Cover star Sonu Sood talks about his initiative to help the stranded migrants, his new-found reason behind moving to the city of dreams and what it takes to be the change in a world full of uncertainty

Words Yvonne Jacob

‘Paidal kyu jaoge dost? Number bhejo (Why will you walk back home, my friend? Share your number), Sonu Sood tweeted in response to someone who reached out to him asking to be sent back to his home state and that he would cover the rest of the distance to his village on foot. Sood’s Twitter has been abuzz with people reaching out to him, asking to be sent back home. Millions of people are left stranded on the streets since the first lockdown was announced in March. In the middle of all this uncertainty and chaos, Sood came to the aid of millions of migrants. A ray of hope was all they needed, and Sood was it. ‘It’s done’, ‘You will meet your family tomorrow, just share your details’, ‘You will be home tomorrow. Keep tea ready for me’ – Sood’s Twitter timeline is full of friendly responses assuring the migrants that they’re not alone and their home is not that far away.

When the first lockdown was announced, seeing a sea of people walk in the scorching heat with little kids hunched on their shoulders and small bags in their hands was a common sight. The fact that we watched them from the comfort of our homes felt like a sad privilege. This was what our cover man Sonu Sood witnessed as well, and what did he do? Well, he successfully rose to the occasion. “What inspired me to work for the migrants was when I saw these disturbing visuals of millions of people walking on highways with little kids. I knew this wasn’t the time to sit at home and complain, but it was actually time to do something about it. To go out and connect with the very people who made our roads and our homes, and when they wanted to go back to their own homes, we weren’t supporting them.=” said Sood, who had taken some time out of his crazy schedule to talk to us.

We are all very well aware of the great initiative taken by Sood, where he came forward to the aid of millions of migrants who were stranded on the roads and arranged transportation for them to get back home safely. Although this was no easy task to pull off and it definitely came with its fair share of hurdles, there was no stopping Sood who tirelessly continues to help the migrants. “I don’t know how I managed to get everything done, but I felt that the whole energy came from the wishes and prayers of the families sitting in villages and praying for their family to return home safely. I was just giving it all I had and it happened ya,” Sood said modestly. “There’s still a lot of work to be done. There are a few more people who are stranded and there are families that have suffered losses during the lockdown. I need to take care of a few of the families and get them employed or provide some kind of help so they can survive.”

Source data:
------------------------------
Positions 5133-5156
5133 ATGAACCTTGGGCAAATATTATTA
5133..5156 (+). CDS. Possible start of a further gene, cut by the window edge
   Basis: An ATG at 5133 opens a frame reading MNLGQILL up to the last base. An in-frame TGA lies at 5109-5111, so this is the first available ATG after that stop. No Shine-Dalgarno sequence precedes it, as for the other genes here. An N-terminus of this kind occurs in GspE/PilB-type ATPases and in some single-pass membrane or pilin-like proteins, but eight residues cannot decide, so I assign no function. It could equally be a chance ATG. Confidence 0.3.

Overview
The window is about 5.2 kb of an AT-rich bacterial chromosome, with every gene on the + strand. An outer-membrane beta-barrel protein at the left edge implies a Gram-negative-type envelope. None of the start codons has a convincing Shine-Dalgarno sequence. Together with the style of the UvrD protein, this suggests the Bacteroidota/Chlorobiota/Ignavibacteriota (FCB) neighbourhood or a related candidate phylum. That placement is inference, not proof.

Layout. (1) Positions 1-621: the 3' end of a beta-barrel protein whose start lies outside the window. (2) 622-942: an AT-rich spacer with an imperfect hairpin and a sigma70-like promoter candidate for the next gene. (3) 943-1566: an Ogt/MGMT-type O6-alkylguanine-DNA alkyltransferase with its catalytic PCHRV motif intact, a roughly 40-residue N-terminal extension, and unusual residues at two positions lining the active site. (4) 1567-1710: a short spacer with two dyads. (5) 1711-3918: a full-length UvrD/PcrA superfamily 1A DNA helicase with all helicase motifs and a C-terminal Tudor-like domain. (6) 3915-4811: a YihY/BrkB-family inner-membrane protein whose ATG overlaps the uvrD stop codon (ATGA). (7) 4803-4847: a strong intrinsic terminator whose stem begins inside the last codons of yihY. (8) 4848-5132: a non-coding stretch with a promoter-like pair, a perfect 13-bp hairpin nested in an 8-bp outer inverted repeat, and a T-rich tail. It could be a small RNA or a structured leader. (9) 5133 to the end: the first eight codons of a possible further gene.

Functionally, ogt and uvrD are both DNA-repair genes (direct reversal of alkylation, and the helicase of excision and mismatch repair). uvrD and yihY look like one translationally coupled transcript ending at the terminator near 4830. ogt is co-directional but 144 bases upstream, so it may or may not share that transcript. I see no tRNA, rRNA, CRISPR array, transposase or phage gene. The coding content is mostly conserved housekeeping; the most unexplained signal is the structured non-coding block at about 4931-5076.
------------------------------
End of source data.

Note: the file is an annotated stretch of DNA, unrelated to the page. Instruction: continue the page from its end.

I asked Sood if he ever felt that he was putting himself at risk by going out on the roads to make sure the migrants were on their way home. “I used to pray that I remain safe and sound, not just for my family, but also for millions of migrants as well,” he replied. “I was worried about my family because I would go out and expose myself to railway stations and bus stands and airports every day. I was worried, but I knew that I need to take this amount of risk to save a lot of lives. I couldn’t sit at home and let things go haywire.” As I said, this great responsibility comes with its own share of hurdles. His helpline doesn’t stop ringing and Sood and his team try to revert to each and every one of those distress calls. “I hardly sleep. I’m on the road for 15-16 hours and I hardly sleep for an hour. Sometimes I don’t sleep for 2-3 days at a stretch. It’s the love and prayers of the migrants and their families that make me stronger and make me want to put in those extra hours to help them.”